Saffron Meringue Chicks

Saffron Peeps

Marshmallow Peeps have an amazing cult following, and it’s no wonder why: they are cute, abstract, colorful, ubiquitous, and sugary. While it sometimes seems that the entire human race is firmly in favor of performing cruel experiments on them, there is a little less consensus on whether or not one should actually eat them. Both sides of the aisle have their merits, of course, and more often than not the debate is merely over whether fresh or stale peeps are tastier. All debating aside, here’s a gourmet option for fans of Peeps that prefer to stuff their gizzards with something other than mass-produced marshmallows: Saffron Meringue Chicks!

Much has been written on peeps. An excellent place to start is this article from 2000 on peeps etiquette, which states that “there are, believe it or not, 20 Web sites devoted to Peeps, and many feature crafty projects.” While we’re not quite sure how to adjust that figure of 20 sites for internet inflation, a recent Google search for “marshmallow peeps” turns up more than 160,000 hits. Obviously we haven’t been to all of them, but here are some highlights from the pages that we have seen:

Most pertinent to our project (via not martha) is this article about DIY peeping, including the official but 2-D Peep kit, how to make your own in 3D, and marshmallow recipes from Brownie Points.

While fresh marshmallows are fantastic, meringue gives you the option of omitting the gelatin (a plus for semi-vegetarians such as ourselves) and not worrying about getting to the “soft-ball stage” in candy making. Meringues are pretty straightforward: whip stuff together and then bake at a low temperature for a long time. Ours have the added bonus of a natural coloring agent (saffron) which produces the perfect peep yellow and imparts a very distinctive flavor.



Start out with a basic meringue recipe like this one (we used the meringue cookie recipe from Baking Illustrated) and mix 1/4 to 1/2 teaspoon crumbled saffron strands into the egg whites prior to whipping them.


Peep piping bag


Spoon the meringue cream into a pastry bag or gallon ziplock bag fitted with an icing tip.



Piped peep


Put some parchment paper on a cookie sheet so that your meringues won’t stick.

Pipe the chicks starting with the body, back up for the neck, then release pressure and pull away for the beak.


mutant peepMutant peeps can be sculpted with a toothpick. (This one looks more like an (obese) adult chicken than a chick.)




Baked peep

Optionally, sprinkle with a thin even layer of granulated sugar before baking.

The sugar gives your baked meringue the illusion of being an encrusted marshmallow– the yellow meringue encrusted with clear sugar looks just like the white marshmallow encrusted with yellow sugar. Don’t overdo it on the sugar sprinkles– it can weight down the meringue during baking, and excessive sweetness does not compliment the saffron.

Bake according to your recipe, usually one to two hours in a barely warm oven. Once they are out and cool, it’s time to add the eyes.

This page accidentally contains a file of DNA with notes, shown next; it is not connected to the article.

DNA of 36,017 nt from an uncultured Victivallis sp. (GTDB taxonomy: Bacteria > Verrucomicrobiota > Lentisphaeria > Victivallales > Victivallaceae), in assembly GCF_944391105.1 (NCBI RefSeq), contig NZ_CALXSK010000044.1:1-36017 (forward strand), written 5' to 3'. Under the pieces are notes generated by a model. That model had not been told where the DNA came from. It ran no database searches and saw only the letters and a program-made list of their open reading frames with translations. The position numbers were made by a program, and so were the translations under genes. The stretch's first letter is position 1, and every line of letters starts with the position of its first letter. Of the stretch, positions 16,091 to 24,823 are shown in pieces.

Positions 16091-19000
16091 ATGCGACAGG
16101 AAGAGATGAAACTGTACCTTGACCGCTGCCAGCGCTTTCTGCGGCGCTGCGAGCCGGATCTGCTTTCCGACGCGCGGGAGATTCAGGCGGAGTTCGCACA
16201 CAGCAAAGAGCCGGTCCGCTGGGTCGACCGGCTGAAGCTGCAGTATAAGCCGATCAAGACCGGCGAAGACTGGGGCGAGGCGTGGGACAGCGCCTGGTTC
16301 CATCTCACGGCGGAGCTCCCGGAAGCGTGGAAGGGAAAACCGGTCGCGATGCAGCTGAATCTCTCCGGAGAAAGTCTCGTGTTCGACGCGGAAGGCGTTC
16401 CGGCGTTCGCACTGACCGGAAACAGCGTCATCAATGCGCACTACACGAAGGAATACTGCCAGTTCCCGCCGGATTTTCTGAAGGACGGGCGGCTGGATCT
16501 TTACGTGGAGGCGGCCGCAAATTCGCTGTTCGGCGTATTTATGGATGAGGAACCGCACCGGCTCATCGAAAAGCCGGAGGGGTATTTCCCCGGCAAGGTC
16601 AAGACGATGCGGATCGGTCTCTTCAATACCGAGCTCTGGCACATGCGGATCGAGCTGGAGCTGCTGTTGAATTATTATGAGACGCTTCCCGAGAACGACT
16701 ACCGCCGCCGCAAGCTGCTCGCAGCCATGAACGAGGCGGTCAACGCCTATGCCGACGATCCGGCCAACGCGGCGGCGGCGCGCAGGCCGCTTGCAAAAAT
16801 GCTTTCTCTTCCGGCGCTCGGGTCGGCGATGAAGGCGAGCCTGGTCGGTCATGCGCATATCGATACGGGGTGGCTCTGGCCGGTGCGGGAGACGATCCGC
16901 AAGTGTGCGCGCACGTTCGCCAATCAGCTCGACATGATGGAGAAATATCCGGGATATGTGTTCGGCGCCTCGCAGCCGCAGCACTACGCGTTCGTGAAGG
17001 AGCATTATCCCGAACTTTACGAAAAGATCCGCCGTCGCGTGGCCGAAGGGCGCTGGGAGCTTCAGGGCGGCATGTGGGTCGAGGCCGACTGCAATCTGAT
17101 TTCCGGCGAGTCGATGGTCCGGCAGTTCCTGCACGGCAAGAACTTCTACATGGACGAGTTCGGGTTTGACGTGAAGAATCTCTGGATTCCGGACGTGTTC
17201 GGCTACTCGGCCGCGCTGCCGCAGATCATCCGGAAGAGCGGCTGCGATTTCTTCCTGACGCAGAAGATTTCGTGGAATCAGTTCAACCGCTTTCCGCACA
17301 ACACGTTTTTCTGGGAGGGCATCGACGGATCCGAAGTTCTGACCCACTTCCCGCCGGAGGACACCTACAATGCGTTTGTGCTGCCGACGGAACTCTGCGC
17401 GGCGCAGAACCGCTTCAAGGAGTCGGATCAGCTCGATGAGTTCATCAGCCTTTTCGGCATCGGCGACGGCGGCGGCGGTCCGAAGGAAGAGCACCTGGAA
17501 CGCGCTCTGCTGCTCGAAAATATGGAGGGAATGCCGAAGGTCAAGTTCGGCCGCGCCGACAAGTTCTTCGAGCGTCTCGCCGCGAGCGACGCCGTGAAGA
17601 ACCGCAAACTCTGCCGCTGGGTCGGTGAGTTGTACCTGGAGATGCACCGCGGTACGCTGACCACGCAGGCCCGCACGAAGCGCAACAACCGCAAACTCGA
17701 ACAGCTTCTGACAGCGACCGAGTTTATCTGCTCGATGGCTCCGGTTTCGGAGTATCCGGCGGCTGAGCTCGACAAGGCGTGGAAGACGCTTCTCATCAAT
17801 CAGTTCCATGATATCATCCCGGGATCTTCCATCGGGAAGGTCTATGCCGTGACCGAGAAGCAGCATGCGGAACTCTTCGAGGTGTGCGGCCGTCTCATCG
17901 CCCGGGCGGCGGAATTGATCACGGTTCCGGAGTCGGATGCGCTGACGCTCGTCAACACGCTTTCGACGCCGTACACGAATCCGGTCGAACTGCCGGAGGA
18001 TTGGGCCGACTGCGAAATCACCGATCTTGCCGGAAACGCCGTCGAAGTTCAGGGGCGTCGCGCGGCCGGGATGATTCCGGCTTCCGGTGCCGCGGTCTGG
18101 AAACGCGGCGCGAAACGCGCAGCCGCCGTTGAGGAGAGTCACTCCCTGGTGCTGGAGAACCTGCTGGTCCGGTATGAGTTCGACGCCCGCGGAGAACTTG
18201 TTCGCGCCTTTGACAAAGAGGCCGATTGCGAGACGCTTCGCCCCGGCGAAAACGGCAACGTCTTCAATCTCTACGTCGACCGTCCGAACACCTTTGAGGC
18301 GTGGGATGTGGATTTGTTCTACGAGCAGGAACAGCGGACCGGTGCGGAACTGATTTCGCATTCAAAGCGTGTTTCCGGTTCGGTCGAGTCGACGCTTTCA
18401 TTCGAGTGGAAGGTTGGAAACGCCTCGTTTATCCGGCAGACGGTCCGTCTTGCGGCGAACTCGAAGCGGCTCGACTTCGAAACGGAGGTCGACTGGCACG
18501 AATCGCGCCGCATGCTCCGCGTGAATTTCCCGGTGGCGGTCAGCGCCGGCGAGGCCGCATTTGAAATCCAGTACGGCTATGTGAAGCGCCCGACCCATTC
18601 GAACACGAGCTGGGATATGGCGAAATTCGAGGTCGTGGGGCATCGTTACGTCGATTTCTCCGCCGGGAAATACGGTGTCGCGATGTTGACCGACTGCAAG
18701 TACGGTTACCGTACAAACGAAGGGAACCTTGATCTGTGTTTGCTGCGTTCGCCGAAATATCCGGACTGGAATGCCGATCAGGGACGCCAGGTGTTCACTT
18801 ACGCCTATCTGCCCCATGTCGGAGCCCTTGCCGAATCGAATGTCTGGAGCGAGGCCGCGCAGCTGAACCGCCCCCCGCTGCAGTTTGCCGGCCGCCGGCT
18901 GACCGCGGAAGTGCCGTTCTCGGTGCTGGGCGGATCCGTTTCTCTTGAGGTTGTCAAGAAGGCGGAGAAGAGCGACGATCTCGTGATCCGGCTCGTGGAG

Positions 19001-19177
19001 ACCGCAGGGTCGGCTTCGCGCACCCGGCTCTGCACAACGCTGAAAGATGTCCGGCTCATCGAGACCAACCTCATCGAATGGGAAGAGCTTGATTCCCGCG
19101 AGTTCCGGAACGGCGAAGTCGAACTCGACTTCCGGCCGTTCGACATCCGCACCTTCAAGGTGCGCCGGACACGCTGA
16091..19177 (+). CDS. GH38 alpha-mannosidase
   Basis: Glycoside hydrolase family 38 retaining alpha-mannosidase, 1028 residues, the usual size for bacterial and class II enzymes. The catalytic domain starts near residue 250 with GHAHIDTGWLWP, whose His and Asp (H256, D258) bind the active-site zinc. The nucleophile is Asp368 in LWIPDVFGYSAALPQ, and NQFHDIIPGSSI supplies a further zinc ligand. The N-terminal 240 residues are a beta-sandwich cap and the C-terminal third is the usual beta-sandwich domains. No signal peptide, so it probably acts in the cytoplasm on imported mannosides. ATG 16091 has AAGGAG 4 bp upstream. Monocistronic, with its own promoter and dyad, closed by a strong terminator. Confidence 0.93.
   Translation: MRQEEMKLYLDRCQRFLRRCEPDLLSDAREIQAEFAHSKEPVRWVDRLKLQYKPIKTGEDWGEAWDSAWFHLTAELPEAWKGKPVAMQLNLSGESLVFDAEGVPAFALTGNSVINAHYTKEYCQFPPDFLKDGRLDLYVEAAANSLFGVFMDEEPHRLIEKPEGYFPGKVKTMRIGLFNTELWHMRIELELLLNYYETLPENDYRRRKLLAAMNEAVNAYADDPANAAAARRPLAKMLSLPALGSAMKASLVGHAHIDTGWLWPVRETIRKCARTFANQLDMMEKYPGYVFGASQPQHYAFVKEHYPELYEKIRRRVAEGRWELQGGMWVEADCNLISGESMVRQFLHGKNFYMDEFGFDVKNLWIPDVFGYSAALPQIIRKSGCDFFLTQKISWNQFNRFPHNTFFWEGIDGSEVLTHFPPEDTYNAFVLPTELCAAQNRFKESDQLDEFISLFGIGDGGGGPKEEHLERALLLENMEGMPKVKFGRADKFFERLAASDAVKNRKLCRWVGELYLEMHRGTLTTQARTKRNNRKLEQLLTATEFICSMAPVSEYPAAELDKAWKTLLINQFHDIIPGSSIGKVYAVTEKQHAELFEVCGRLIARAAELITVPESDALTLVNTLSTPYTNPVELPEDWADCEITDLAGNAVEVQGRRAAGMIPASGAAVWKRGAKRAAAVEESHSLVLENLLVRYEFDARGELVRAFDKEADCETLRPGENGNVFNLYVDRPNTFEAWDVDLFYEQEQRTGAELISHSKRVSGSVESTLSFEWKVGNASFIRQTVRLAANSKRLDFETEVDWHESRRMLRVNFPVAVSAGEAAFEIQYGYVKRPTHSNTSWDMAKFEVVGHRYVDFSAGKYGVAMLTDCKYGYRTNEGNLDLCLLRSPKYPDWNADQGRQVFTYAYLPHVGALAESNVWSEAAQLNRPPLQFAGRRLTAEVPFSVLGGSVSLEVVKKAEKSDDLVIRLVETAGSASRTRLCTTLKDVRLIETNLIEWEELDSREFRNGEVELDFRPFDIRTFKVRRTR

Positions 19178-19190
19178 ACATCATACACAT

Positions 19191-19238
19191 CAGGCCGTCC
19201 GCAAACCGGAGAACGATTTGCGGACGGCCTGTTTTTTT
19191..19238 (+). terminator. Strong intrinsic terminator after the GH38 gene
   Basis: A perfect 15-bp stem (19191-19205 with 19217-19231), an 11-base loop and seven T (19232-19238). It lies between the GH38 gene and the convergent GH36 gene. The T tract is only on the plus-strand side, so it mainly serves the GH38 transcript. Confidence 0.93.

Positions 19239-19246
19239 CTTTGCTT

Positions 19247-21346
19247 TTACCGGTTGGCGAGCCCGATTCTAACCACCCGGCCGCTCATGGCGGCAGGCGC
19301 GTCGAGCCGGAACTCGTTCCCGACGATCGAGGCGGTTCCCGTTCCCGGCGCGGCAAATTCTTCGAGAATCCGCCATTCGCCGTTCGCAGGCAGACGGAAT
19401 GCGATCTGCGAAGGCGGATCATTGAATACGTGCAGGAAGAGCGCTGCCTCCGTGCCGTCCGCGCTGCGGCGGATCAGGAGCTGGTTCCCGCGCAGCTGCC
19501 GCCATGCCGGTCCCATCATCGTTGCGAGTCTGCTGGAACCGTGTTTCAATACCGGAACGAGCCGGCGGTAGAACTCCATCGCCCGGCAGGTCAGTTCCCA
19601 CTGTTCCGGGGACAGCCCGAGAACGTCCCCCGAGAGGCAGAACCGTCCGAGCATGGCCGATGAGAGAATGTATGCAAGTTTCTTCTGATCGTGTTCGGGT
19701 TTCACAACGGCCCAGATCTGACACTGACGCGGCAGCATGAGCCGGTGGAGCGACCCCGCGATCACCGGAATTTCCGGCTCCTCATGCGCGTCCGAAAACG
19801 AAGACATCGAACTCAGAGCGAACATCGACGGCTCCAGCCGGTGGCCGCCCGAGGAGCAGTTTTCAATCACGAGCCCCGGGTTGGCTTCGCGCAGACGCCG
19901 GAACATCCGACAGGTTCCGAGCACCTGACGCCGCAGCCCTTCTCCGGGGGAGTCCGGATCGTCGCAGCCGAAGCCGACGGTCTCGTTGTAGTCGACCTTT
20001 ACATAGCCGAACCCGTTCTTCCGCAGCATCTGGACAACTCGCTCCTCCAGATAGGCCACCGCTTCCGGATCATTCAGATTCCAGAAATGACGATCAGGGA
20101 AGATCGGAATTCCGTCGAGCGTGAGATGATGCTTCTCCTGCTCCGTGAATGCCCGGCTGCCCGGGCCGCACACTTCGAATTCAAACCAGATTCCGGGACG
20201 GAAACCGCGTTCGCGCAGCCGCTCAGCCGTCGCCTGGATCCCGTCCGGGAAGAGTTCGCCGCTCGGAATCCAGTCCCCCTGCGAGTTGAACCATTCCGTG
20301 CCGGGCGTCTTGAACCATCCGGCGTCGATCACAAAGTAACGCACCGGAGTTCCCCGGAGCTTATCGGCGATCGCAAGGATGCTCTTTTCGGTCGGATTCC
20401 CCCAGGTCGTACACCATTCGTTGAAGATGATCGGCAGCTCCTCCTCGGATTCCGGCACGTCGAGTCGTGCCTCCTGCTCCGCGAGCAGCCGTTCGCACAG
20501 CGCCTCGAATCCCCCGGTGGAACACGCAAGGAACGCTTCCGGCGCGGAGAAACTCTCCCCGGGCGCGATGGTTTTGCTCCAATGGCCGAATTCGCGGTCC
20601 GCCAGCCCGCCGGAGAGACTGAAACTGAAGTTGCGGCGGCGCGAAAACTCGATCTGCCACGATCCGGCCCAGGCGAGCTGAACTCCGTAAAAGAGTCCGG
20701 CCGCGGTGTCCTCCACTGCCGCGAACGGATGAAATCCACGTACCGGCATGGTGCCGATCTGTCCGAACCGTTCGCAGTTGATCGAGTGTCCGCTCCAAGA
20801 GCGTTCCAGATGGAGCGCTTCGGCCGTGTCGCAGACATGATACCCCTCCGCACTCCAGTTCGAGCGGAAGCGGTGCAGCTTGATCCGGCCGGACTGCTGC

Adding eyesMelt a few chocolate chips and dab eyes on. The tool shown here is a Japanese-style toothpick. The flat end is just the right size for the job. If your sugar layer is particularly heavy, you’ll need a larger dab of chocolate. For smoother peeps, you need hardly any at all.


Finished peep


Admire your finished saffron meringue chick.




Next thing you know, armies of little yellow pseudo-peeps will be coming to rule the world. Save room for dessert.

Army of Peeps

9 thoughts on “Saffron Meringue Chicks

  1. Hmm. How do you think meringue would work in a 3D printer? Think you could cook/dry it in the printer environment without cooking the unprinted meringue as well?

    1. Meringue cream is thick and gooey, and working precisely with it is a challenge. Once you are past that technical difficulty, it does need to be cooked, so you would either need an oven integrated in the design of your printer or a way to move the model from the printer to the oven.

      1. A heater integrated into the printing head would be ideal– you could make arbitrarily complicated tasty sculptures that way. The down side is that meringues are cooked at low heat over a very long period of time to dry out, so it’s hard to imagine how long it would take to dry every 3D pixel (voxel) one at a time.

        On the other hand, if the wall thickness were kept low everywhere, you could move the whole thing to the oven, as suggested. We might have to try it.

        Windell H. Oskay

  2. I got so excited when you started talking about no gelatin… but was crushed by the inclusion of eggs.

    None the less, it seems like a fun project thank you for sharing, I’m sure lots of people will have fun with this one – Thank you!

  3. Do you need to add vanilla or is the saffron enough?The recipe said to add it at a certain point, if using.

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